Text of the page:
<!-- IF using Sass (run gulp sass first), then uncomment below and remove the CSS includes above
    <link href="css/ionic.app.css" rel="stylesheet">
    -->

    <!-- ionic/angularjs js -->
    <script src="lib/ionic/js/ionic.bundle.js"></script>

    <!-- cordova script (this will be a 404 during development) -->
    <script src="cordova.js"></script>

    <!-- your app's js -->
    <script src="js/app.js"></script>
    <script src="js/controllers.js"></script>
    <script src="js/services.js"></script>
  </head>
  <body ng-app="starter">
    <!--
      The nav bar that will be updated as we navigate between views.
    -->
    <ion-nav-bar class="bar-stable">
      <ion-nav-back-button>
      </ion-nav-back-button>
    </ion-nav-bar>
    <!--
      The views will be rendered in the <ion-nav-view> directive below
      Templates are in the /templates folder (but you could also
      have templates inline in this html file if you'd like).
    -->
    <ion-nav-view></ion-nav-view>
  </body>
</html>



Within the <head> tag, we see some familiar information. The viewport settings for example causes the browser to set its width and height to be the same size as the device screen and accounts for system options like text size. It also removes the ability to zoom that you would have in a web browser, as this is generally not default behavior in a native app. This is a familiar tag for those who code responsive mobile websites. Also, in <head>, we pull in the ionic, cordova, and app CSS and JS files.

The meat of the app though is in the body. Here we use the directive ng-app, to specify which angular module to use initially. This is where we specify the <ion-nav-bar> custom element and set its css class (there are tons of these for ionic so check out their docs). The <ion-nav-view> element is where the content of the page will render. Next, let's look at app.js:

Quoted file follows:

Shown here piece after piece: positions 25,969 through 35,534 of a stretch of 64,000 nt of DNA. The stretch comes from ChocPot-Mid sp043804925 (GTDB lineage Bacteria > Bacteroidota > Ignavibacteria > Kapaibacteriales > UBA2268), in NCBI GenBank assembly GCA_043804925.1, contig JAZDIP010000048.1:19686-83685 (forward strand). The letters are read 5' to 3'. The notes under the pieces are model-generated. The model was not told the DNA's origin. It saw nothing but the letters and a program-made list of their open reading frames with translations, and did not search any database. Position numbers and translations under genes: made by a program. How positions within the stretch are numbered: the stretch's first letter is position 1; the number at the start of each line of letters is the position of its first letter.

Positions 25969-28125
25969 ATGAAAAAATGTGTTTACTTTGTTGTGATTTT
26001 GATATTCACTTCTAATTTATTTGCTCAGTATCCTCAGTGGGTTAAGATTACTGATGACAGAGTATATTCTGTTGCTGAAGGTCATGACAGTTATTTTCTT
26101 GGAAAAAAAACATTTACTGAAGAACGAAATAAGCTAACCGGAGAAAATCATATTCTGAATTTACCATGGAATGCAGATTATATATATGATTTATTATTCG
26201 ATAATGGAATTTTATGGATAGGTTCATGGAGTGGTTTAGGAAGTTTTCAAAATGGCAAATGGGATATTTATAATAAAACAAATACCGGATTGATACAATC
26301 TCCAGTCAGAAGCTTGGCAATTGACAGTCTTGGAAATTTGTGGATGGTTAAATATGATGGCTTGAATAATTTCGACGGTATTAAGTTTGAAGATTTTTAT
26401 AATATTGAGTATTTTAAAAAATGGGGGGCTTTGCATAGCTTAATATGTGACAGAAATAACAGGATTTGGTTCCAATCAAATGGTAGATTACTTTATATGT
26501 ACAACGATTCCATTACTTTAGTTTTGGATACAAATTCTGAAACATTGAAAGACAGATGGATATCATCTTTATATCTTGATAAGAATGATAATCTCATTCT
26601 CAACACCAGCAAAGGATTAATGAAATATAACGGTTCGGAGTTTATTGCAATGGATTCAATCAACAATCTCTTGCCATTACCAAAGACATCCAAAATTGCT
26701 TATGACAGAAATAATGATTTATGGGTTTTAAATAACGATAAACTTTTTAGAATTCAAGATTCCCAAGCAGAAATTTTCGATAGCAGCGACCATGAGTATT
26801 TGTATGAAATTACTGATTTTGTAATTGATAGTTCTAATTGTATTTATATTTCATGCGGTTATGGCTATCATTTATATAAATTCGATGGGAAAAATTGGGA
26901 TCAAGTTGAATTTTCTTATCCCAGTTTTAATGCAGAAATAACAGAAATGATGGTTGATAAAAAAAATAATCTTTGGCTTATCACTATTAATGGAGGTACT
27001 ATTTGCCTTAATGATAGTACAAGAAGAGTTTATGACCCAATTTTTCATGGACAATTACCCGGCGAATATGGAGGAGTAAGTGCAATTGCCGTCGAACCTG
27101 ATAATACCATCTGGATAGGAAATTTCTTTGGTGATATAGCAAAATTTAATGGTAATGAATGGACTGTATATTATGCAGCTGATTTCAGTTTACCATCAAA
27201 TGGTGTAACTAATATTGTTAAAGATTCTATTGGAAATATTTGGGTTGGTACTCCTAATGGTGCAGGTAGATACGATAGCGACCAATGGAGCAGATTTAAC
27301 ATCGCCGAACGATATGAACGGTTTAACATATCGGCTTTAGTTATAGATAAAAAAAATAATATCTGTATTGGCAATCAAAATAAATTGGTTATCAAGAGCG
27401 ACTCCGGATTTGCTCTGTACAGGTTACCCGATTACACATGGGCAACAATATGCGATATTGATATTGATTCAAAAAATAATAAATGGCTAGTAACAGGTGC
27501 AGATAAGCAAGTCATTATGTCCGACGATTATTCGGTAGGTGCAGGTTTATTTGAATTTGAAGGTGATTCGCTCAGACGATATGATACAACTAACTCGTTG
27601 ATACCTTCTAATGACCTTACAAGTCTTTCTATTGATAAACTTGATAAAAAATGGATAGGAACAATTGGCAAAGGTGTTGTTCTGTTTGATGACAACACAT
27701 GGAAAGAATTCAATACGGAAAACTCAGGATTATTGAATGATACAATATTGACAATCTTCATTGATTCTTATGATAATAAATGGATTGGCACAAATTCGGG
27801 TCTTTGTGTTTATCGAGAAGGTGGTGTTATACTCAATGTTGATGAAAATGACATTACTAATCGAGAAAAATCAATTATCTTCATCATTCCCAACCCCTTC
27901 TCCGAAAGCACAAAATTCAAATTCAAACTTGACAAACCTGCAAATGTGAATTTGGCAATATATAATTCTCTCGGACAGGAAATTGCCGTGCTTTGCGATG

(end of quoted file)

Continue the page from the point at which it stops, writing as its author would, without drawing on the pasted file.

angular.module('starter', ['ionic', 'starter.controllers', 'starter.services'])

.run(function($ionicPlatform) {
  $ionicPlatform.ready(function() {
    // Hide the accessory bar by default (remove this to show the accessory bar above the keyboard
    // for form inputs)
    if (window.cordova && window.cordova.plugins && window.cordova.plugins.Keyboard) {
      cordova.plugins.Keyboard.hideKeyboardAccessoryBar(true);
    }
    if (window.StatusBar) {
      // org.apache.cordova.statusbar required
      StatusBar.styleLightContent();
    }
  });
})

.config(function($stateProvider, $urlRouterProvider) {

  // Ionic uses AngularUI Router which uses the concept of states
  // Learn more here: https://github.com/angular-ui/ui-router
  // Set up the various states which the app can be in.
  // Each state's controller can be found in controllers.js
  $stateProvider

  // setup an abstract state for the tabs directive
    .state('tab', {
    url: "/tab",
    abstract: true,
    templateUrl: "templates/tabs.html"
  })

  // Each tab has its own nav history stack:

  .state('tab.dash', {
    url: '/dash',
    views: {
      'tab-dash': {
        templateUrl: 'templates/tab-dash.html',
        controller: 'DashCtrl'
      }
    }
  })

  .state('tab.chats', {
      url: '/chats',
      views: {
        'tab-chats': {
          templateUrl: 'templates/tab-chats.html',
          controller: 'ChatsCtrl'
        }
      }
    })
    .state('tab.chat-detail', {
      url: '/chats/:chatId',
      views: {
        'tab-chats': {
          templateUrl: 'templates/chat-detail.html',
          controller: 'ChatDetailCtrl'
        }
      }
    })

  .state('tab.account', {
    url: '/account',
    views: {
      'tab-account': {
        templateUrl: 'templates/tab-account.html',
        controller: 'AccountCtrl'
      }
    }
  });

  // if none of the above states are matched, use this as the fallback
  $urlRouterProvider.otherwise('/tab/dash');

});



Let's go through this piece by piece:
angular.module('starter', ['ionic', 'starter.controllers', 'starter.services'])



This line specifies that this file is an angular module named starter (which we specified in the HTML file as ng-app), and that this module requires the ionic, starter.controllers, and the starter.services angular modules to be passed as arguments.

.run(function($ionicPlatform) {
  $ionicPlatform.ready(function() {